Should we go back to more vocational high school options?

by Grace

Nancy Hoffman argues that high school vocational programs should not be viewed as the “default for failing students”, but as a smart alternative to the college-for-all mentality that has become pervasive in the United States.  In her book, Schooling in the Workplace, she looks at lessons to be learned from the educational programs in six countries – Australia, France, Germany, the Netherlands, Norway, and Switzerland.

While acknowledging that not everyone is cut out to “debate the big ideas in literature and in politics”, Hoffman conversely maintains that “we need a much stronger set of academic demands up to age 16”.  Amen to that!  Since we now seem to have few students able either to intelligently debate the big ideas or write a coherent paragraph, our system might be failing us on both counts.  The least we should aim for is a higher percentage of citizens who are self-supporting and able to participate fully in our democracy.

Perpetuating class and racial divisions?

One stumbling block to reinvigorating the high school vocational track is the criticism that doing so perpetuates class divisions, promoting vocational education as an option only for working class or minority children.  Hoffman responds by pointing to the European experience and expressing a pragmatic assessment of our present situation.

… Income inequality is much greater in the United States than in European countries. There is much greater mobility in the European countries than here. Secondly, my view is that I would much rather have a 3 percent youth unemployment rate and most young people having a job, than have the bifurcated system we have in the United States, [in which some kids go to four-year college, and the rest face a 22 percent unemployment rate].

I’m not sure about Hoffman’s claim that income mobility is higher in Europe than here, but in any case I am more interested in her argument that we should be looking at policy ideas that have a realistic chance of improving our dire unemployment problem.  I just don’t think we can afford to waste time with romantic ideas about how everyone one of us should aspire to get a bachelor’s degree.

My experience

I am the product of a vocational high school education.  In my last two years of high school, I participated in DECA (previously known as Distributive Education Clubs of America).  The program has morphed into something slightly different, but back then it was a way for a high school students to spend part of the day in the classroom while working at a paid job in the afternoon.  We received classroom instruction in various job skills and took part in competitions against other schools.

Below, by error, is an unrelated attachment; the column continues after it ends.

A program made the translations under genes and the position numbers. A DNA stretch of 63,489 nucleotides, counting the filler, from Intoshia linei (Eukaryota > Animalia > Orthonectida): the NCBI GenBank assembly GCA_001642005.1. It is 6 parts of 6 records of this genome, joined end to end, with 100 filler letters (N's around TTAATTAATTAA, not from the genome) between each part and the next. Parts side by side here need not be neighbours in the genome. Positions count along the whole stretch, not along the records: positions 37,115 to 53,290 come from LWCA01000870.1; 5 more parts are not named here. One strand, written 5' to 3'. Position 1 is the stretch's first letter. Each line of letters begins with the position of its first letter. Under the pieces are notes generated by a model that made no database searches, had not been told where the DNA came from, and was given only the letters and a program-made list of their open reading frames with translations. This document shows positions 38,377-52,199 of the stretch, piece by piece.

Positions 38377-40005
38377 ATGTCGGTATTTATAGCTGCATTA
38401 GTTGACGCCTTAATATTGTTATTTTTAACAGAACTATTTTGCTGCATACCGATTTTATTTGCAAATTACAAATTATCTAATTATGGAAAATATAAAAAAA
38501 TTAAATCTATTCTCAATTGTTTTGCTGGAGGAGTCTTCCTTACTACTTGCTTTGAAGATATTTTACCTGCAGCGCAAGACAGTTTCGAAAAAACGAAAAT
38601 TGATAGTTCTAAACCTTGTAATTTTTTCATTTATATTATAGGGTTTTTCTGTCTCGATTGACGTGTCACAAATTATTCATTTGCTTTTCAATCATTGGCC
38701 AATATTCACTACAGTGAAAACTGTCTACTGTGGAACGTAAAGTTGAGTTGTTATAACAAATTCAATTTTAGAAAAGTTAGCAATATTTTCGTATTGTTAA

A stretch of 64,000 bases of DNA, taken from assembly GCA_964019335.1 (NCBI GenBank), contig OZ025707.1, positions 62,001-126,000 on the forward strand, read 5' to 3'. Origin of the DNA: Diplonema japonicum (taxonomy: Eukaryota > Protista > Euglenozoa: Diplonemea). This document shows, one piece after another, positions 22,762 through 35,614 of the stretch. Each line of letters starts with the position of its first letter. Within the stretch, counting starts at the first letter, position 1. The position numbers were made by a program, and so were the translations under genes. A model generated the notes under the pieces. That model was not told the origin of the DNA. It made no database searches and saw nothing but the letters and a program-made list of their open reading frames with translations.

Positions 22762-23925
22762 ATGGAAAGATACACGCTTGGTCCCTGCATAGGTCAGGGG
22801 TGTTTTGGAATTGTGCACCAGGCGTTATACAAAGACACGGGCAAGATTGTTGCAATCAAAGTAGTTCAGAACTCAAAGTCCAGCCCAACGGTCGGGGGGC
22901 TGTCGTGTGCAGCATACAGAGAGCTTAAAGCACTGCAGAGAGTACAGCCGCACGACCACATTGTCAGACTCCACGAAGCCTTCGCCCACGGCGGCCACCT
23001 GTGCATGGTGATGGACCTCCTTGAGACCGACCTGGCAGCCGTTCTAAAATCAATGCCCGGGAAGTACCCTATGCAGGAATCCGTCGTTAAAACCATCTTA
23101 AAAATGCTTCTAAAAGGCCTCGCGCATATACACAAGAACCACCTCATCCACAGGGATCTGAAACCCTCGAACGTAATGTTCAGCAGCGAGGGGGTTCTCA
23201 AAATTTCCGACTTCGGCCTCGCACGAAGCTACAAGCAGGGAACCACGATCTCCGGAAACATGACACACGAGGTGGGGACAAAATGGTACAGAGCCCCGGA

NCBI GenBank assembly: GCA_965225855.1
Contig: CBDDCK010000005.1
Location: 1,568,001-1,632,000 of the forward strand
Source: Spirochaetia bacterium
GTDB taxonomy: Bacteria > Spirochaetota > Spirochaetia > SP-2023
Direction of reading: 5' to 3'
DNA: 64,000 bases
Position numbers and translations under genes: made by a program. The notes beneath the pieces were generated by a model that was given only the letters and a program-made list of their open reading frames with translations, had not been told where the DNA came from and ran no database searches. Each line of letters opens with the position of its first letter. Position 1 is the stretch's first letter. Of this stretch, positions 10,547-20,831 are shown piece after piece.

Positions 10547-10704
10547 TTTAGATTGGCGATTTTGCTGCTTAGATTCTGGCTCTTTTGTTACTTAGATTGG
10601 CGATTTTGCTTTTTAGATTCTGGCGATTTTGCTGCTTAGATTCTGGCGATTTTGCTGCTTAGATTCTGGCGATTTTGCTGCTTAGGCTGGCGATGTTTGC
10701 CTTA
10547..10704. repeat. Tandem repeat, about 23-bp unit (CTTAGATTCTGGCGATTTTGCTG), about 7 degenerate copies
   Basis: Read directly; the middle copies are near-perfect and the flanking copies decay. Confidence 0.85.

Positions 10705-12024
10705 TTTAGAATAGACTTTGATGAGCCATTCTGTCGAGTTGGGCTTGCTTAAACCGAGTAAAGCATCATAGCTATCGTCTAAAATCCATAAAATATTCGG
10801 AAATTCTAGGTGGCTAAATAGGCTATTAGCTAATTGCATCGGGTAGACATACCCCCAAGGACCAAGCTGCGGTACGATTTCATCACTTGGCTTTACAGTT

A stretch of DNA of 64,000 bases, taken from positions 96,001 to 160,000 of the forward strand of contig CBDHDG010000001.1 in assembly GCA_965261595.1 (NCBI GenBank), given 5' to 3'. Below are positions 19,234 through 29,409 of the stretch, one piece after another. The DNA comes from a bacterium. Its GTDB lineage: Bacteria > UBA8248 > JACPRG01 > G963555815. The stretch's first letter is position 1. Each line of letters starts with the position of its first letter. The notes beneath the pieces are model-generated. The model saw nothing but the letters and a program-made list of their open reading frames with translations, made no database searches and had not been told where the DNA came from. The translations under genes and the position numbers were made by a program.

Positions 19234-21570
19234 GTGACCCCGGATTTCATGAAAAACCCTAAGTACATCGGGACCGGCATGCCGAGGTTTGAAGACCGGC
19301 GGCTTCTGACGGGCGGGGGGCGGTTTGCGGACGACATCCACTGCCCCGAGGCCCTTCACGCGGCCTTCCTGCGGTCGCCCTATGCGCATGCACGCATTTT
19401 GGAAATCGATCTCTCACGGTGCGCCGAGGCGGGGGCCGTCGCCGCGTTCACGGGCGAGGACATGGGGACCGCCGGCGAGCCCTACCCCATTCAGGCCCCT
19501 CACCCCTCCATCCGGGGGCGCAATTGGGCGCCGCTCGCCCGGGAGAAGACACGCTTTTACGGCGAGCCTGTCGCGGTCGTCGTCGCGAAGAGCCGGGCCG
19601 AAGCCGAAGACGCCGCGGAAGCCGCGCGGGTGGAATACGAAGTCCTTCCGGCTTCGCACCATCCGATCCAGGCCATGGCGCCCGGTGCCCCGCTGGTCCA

There were various reasons why I ended up in DECA instead of  in a traditional college prep track, but mainly it was for the money.  As it turned out I did attend college right after high school graduation, but was handicapped by gaps in my high school education.  It was only through my perseverance and aptitude that I managed to get my college degree in a STEM field.

Vocational high school could be a better option for many different types of students.

While it might be dangerous to extrapolate from my experience, I can see how disadvantaged and/or academically weak students could benefit from choosing a high school vocational education.  Several possible outcomes are likely for these students.  One is that they would start working right after graduation at a job that pays a living wage, enabled by training and experience gained in high school. That could be followed later by postsecondary training, either vocational or traditional college.  Or they might go on to higher education directly after high school, although perhaps only strongly motivated students would opt for the traditional four-year college experience.  In any case, vocational high school could be a better option for different types of high school students.

Amid evidence that most of the fastest growing jobs in this country will not require a college degree, this comment helps make the case for vocational high schools.

This country needs carpenters, electricians, auto mechanics, computer techs and all sorts of other workers, none of whom need a college education to do their job.  The last thing this country needs is another unemployed marketing or communications major!